Distracted again our view shifts to notice different surroundings, still in the vicinity of Phoenix Park. It seems to be a view of space and time taking in the layering of history and the contemporary scene with its tramlines and omnibuses. Referencing past and current features, a particular point is identified as the spot at (or beneath) which a significant encounter between the ‘attacker’ and the ‘adversary’ took place. The incident appears to involve something along the lines of a mugging, with political undertones, and a sense of possible mistaken identity. As in many confrontations, rapid escalation leads to disproportion and soon we have a brief sense of the incident attached global and historical perspectives. The aggressive confrontation is suddenly defused – perhaps at the appearance of ‘the imnage of Girl Cloud Pensive…in ribbons and pigtail?’ and becomes a negotiation. Whether this ‘imnage’ is this a physical sign of some kind or a mysterious vision on the part of the assailant remains ambiguous, but the tenor of the encounter changes, even though the air of uneasiness remains (pp.81.1 – 82.21). There is a weirdness to the agreement and reconciliation that is eventually reached, some payment has been made, disguised as a loan, and injuries seem to have been sustained, but to an uncertain extent. It is unclear whether the protagonists really know or recognise each other but the encounter appears to take on the characteristics of pretence, a means by which both participants can extricate themselves from the situation. Upon departure from the scene, on their separate trajectories, both proceed to exaggerate their roles retelling of the incident.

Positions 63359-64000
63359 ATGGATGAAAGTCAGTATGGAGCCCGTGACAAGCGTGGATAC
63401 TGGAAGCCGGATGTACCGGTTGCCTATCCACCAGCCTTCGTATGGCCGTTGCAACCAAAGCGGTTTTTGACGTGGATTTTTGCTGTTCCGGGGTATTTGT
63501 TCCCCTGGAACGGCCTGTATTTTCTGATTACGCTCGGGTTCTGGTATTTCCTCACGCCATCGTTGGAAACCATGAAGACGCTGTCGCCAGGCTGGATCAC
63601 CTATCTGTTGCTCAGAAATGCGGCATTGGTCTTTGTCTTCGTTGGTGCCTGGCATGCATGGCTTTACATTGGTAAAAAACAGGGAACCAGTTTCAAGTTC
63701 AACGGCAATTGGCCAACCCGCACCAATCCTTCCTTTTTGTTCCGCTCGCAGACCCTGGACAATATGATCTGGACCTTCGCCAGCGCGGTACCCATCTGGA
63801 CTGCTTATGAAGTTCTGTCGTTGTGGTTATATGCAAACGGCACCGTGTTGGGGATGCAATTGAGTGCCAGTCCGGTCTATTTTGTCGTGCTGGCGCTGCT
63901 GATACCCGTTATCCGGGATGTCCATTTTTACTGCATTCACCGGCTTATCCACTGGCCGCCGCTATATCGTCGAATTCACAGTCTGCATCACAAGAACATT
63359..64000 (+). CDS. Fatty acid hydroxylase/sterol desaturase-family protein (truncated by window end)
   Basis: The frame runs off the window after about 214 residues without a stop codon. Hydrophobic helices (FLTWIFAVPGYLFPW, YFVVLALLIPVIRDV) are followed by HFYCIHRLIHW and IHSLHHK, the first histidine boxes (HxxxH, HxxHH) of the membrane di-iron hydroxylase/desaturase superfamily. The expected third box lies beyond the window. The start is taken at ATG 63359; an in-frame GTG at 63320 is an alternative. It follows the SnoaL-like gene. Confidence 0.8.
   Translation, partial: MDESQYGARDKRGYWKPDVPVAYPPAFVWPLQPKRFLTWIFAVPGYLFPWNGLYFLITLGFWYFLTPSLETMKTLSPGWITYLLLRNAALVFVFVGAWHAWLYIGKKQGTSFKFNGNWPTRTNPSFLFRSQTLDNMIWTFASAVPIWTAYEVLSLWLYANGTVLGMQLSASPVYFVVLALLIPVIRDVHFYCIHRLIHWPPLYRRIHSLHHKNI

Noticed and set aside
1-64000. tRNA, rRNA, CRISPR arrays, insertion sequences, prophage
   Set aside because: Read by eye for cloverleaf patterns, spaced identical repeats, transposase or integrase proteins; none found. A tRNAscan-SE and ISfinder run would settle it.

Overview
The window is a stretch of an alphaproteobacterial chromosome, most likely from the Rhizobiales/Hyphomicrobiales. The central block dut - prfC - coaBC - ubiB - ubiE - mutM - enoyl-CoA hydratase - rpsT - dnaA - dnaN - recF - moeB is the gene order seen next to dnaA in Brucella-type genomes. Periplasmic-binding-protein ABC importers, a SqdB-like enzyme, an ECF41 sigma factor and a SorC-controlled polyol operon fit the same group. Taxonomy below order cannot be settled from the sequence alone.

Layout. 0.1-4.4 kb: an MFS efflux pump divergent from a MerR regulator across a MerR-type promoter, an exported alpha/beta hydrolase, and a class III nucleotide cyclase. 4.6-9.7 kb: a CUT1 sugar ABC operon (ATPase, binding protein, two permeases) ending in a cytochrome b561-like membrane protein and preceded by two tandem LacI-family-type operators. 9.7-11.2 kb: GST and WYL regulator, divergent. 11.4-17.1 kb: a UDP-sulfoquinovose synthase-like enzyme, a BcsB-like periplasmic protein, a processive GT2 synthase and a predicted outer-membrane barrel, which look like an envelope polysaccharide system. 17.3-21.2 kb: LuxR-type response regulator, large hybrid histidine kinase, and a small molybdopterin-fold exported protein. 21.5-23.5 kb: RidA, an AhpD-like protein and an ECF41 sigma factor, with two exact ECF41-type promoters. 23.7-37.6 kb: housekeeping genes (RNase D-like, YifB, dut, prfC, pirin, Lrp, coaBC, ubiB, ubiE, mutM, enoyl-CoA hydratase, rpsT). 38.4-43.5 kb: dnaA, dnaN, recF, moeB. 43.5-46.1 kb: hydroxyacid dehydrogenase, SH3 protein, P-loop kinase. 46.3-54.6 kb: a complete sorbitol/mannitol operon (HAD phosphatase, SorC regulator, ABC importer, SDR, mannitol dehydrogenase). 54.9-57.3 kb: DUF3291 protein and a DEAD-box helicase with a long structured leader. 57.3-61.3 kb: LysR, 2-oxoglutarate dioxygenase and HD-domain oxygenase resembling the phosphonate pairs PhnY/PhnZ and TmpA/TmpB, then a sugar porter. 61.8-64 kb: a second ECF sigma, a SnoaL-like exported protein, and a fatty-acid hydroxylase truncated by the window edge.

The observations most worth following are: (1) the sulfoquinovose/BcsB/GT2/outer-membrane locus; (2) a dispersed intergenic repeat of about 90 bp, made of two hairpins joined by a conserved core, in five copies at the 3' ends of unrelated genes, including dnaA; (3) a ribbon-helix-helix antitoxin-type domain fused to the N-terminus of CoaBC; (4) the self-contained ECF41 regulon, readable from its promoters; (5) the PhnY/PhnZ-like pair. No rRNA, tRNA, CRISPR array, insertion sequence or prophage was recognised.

Did the starving gunman actually have a gun or just the bar he used to break the furniture, with the less serious connotations of bar room brawling this might imply? Typically, it’s hard to gauge. We are told, presumably about the victim, that ‘some of his hitters hairs had been pulled off his knout’s head by colt…’ (p.84.23 – 24) which to me suggests a possible pistol whipping, and ‘Peter the Painter wanted to hole him’ (p.85.5-6) but we are left with a spectrum of possibilities. However, under all this male aggression lies the fundamental conflict of HCE’s twin boys, ‘Peter the Painter’ here clearly being Shem, the artist.
Physical aspect of the conflict aside, a rich layering of alcoholic, digestive, maritime and imperial images leads to a positive appraisal of victim Delaney’s upstanding character and the dutiful exercise of his right to walk the public thoroughfare unmolested. This simple activity is presented as a declaration of liberty, both benign and typically British, and one ultimately secured through a payment of ‘danegeld’. Upstanding citizenship contaminated with the whiff of confliction and shame (p.84.28 – 85.19). Of course, the more I dwell on this section, or any part of the book for that matter, the more alternative possibilities become apparent. Such is the fun of ‘Finnegans Wake’.